Hiding this issue does nothing to deter fraud in the future, however. In fact, it exacerbates the problem, because when others observe the lack of consequences related to illegal and unethical conduct they perceive that these acts are condoned by the leaders of the organisation. Some may even use this rationale to justify their own future fraudulent behaviour. Budget cuts in public appropriations for education have also taken a toll on universities’ internal control systems. The smaller an organisation becomes, the more difficult it is to separate incompatible functions – custodial, record-keeping and authorisation. In an attempt to cut costs, higher education institutions have trimmed positions and consolidated many of these functions, giving some individuals too much responsibility and authority with too little oversight. Early retirement incentives, hiring freezes and cost savings through attrition may all contribute to a disintegration of the organisation’s segregation of duties, which is an integral part of any effective internal control system. Shrinking budgets can have other detrimental effects. In some cases, administrators, faculty or staff may feel that their wages have failed to keep pace with those outside the academic sector and seek to replace the perceived lost wages by supplementing their income with ‘wages in kind’. Individuals struggling to pay their bills during weak economic conditions use this financial pressure to rationalise supplementing their income by any means possible, in some cases through the theft of cash or other assets from the organisation.

Steps to combat financial fraud Deterrence Strategies to deter financial fraud in higher education must address the personal and environmental conditions that lead to it on several fronts, since no single approach can unilaterally solve the problem. Deterrence measures may include instituting clear written policies and procedures regarding ethics, fraud and abuse; these policies must be communicated to administrators, faculty, staff and students and need to be enforced consistently. It is also vital to establish and maintain effective internal controls with an appropriate segregation of duties. Proactive auditing procedures, including surprise audits, should be implemented. Furthermore,



the prosecution of perpetrators serves to alert employees that there are consequences to fraudulent activity. Universities should employ a whistleblower hotline for reporting suspicious behaviour, but support for whistleblowers must extend beyond the university. Lawmakers can assist in deterring fraud in academia and other sectors by enacting strong whistleblower legislation and ensuring that these laws are enforced. Many countries have passed laws to promote whistleblowing and protect whistleblowers, but in many cases their scope of application is limited, such as in the United States, where such laws primarily apply to reporting securities law violations, to regulation non-compliance by publicly traded companies, to bribing foreign officials (for example, Sarbanes–Oxley Act, Dodd–Frank Wall Street Reform Act, Foreign Corrupt Practices Act) or for instances in which the federal government has been defrauded (for example, qui tam, False Claims Act). Countries including Australia, Canada, Hungary, Japan, Romania, Slovenia and South Africa have passed whistleblower laws, but generally they are far from comprehensive, are poorly enforced and contain vague or contradictory provisions that can make it very difficult for whistleblowers to understand how to proceed. Unless specifically included as a category of employee covered by the law, public university employees may not have legal protections if they blow the whistle on wrongdoing at their institutions. It is therefore crucial that all proposed and existing whistleblower laws specifically include university staff as a class of employee legally protected from retaliation, and that they are provided with secure and reliable avenues to disclose information about financial and other types of wrongdoing – confidentially or anonymously, if they so desire.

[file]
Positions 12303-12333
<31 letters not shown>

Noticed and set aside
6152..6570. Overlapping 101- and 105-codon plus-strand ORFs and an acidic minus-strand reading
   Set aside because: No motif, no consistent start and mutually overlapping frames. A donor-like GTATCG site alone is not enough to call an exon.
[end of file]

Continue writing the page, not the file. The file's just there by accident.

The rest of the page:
Detection Deterrence will reduce the incidence of fraud but will not eliminate it. In cases in which fraud has occurred, early detection is essential in order to mitigate losses. There are a number of actions university administrators can take to enhance detection. These include reconciling bank statements on a regular basis so as to identify a potential embezzlement or otherwise unauthorised withdrawals. This procedure should be performed by people other than those responsible for cash receipts and cash disbursements. Detection efforts must also include frequent audits for inappropriate (non-business-related) purchases using credit cards, discretionary spending accounts, travel and entertainment accounts and petty cash. Payroll records should be examined regularly to uncover extra pay cheques or ghost employees. Prompt investigation of vendor complaints of non-payment of invoices can expose possible fraudulent disbursements. Looking for vendor addresses with only a post office box number and searching for addresses in common between employees and vendors can help to identify potential shell company schemes.

Prevention To reduce the likelihood of financial fraud in institutions of higher education, pre-employment background checks should be conducted, especially for those positions involving fiduciary responsibilities. As mentioned earlier, because many frauds are unreported, this procedure will alert the institution only to previously known fraud perpetrators. Better management and oversight of funds in traditionally vulnerable areas, such as college-related accounts and student loan programmes, could go a long way in helping to reduce financial fraud in academia. Finally, the ‘tone at the top’ plays an essential role in the culture of any organisation. The board of directors, the audit committee, executives and managers communicate the